James was one of the most complete prospects in the history of the position. At 6’0″, 216 pounds, James was the ideal size for a feature back. He didn’t need to be fast; he just needed to be fast enough. Yet, he ran a blistering 4.38 40-yard dash with a 1.49 10-yard split, a 3.88 shuttle time, and a 6.87 three-cone.

Everything You Need for the 2024 NFL Draft
Draft Time | Draft Channel | Rules | Draft Order

Everything about James’ explosiveness appears on film. With it, he added elite contact balance as well.

Despite being drafted in 1999, James was utilized as a receiver, catching more than 60 passes three times in his career. That only added to what made him such an elite prospect.

There was no compromising through contact with James, who drove through tackles with extreme prejudice. But he also awed onlookers with his field-stretching speed and his sharp change of direction, and more often than not, he was able to avoid early contact altogether with his steely vision, foot speed, and adaptability.

3) Eric Dickerson, SMU

After putting up 487 carries for 3,045 yards and 36 touchdowns across the 1981 and 1982 seasons, Eric Dickerson was selected second overall by the Los Angeles Rams in the 1983 NFL Draft.

On the surface, Dickerson was Derrick Henry before Derrick Henry — a towering runner at 6’3″, 220 pounds who could so easily absorb tackles with his midsection and churn his legs.

But then you watch him teleport upfield with his one-step burst, instantly erode tackling angles, and offset defenders with fast feet and fluid hips, and you realize you only have half the picture.

Dickerson reportedly ran the 100m dash at 9.4 seconds in high school. He was an elite size/speed athlete who doubled as an elite runner. And while his prime in the NFL was relatively short, he was nearly unstoppable when he was at his peak. It’s why he’s immortalized in Canton, with a gold jacket to show for it.

2) Barry Sanders, Oklahoma State

Imagine you’re playing Road to Glory mode on easy difficulty. That was Barry Sanders at Oklahoma State in 1988. He amassed 344 carries for 2,628 yards and 37 touchdowns that year, winning the Heisman in a landslide, and he’d ultimately land with the Detroit Lions via the third overall pick in 1989.

What followed once Sanders hit the NFL stage? More dominance. He was an All-Pro in his first year and earned that distinction five other times in his career while also reaching the Pro Bowl 10 times. He’s fourth all-time in NFL rushing yards despite only playing 10 seasons, and he has a golden jacket to show for his accomplishments.

Sanders’ legacy is strong enough that it speaks for him now, but his talent on tape was the source of his greatness. At 5’8″, 203 pounds, Sanders was a legitimate human joystick in crowds, with oily hips, extraordinary full-field vision, and gravity-defying balance through contact.

He could put defenders on a string with his unfair cutting ability and instincts, and he was unnaturally proficient at keeping his legs churning through tackles.

1) Bo Jackson, Auburn

There’s an air of legend when people talk about Bo Jackson. It’s a popular thought exercise to think about how dominant Jackson could have been in the NFL if a hip injury suffered in 1991 hadn’t shortened his career to just four seasons.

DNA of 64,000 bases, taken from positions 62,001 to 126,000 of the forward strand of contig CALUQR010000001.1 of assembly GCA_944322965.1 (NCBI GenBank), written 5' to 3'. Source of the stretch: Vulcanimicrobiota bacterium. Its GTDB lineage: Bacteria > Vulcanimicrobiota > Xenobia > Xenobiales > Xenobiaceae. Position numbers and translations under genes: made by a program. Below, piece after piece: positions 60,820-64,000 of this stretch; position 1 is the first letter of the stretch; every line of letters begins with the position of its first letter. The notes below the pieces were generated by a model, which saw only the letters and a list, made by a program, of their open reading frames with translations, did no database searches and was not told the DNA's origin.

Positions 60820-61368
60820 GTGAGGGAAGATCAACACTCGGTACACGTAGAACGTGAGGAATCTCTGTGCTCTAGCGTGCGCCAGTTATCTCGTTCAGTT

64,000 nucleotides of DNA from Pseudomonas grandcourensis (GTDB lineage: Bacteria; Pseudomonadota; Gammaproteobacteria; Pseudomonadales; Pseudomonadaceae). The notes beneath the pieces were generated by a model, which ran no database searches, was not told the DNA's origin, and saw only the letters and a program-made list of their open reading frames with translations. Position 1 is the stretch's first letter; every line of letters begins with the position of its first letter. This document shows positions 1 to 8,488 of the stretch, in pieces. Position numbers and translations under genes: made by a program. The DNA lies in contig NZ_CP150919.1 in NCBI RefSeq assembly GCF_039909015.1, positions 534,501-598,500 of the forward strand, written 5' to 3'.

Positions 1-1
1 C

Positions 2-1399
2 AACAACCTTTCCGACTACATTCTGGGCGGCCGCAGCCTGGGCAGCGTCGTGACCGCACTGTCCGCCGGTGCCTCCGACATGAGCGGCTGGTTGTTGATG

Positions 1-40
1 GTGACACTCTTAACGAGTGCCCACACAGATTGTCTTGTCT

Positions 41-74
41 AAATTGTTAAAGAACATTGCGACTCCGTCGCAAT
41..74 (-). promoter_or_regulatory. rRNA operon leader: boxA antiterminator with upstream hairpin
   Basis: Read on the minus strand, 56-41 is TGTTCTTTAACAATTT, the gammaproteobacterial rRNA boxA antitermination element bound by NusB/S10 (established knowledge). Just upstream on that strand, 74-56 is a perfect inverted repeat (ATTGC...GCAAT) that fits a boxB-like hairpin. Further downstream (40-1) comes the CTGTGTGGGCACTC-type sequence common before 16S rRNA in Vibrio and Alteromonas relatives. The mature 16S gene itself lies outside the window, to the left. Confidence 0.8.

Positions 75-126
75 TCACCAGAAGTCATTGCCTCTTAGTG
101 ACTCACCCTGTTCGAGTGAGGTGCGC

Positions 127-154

But if we’re evaluating these players as prospects and what they brought on the NFL Draft stage, no one was more compelling than Bo.

Jackson was the 1985 Heisman winner with 278 carries, 1,786 yards, and 17 touchdowns at Auburn. Not only was Jackson a relentless rushing threat, but he was the transcendent athlete of his time. At 6’1″, 227 pounds, Jackson ran an unconfirmed 4.13 40-yard dash at his Tigers Pro Day.

Jackson was such a rare talent that Hugh Culverhouse — owner of the Buccaneers, who possessed the No. 1 overall pick in the 1986 NFL Draft — hosted Jackson on a private jet visit to try and entice him away from baseball, where he was also a star.

However, unbeknownst to Jackson, that visit wasn’t cleared by the NCAA, and when Jackson lost his baseball eligibility as a result, he shunned Tampa Bay in the draft.

Jackson would end up going to the Raiders a year later, and although his career in black and white was short, he made a lasting impression. He broke the Monday Night Football rushing record in his rookie year, notched 950 yards in 1989, and made the Pro Bowl in 1990.

KEEP READING: Ranking the Best NFL Draft Classes of All Time

There are super-athletes, and then there’s whatever Jackson was. He was simply different, and his combined pace and power are what made him so frightening for defenses. He could destroy tackling angles with game-breaking speed and destroy solo tackles with unhinged tenacity.

No running back was more dangerous with daylight. Jackson functioned as a freight train in space with his combined speed and mass, but he brought even more to the table as a runner. His vision was a strength, and he could correct attack angles with searing lateral twitch before loading opportunities to explode up seams.

Draft with your friends today! PFN’s Mock Draft Simulator now supports multiple drafters during the same draft! Ensure your player rankings are up to date on the 2024 NFL Draft Big Board and you know what every NFL team needs before drafting.

Listen to the PFN Inside Access Podcast!

Listen to the PFN Inside Access Podcast! Click the embedded player below to listen, or you can find the PFN Fantasy Podcast on iTunes, Spotify, and all major podcast platforms.  Be sure to subscribe and leave us a five-star review!

Join the Conversation!

Related Articles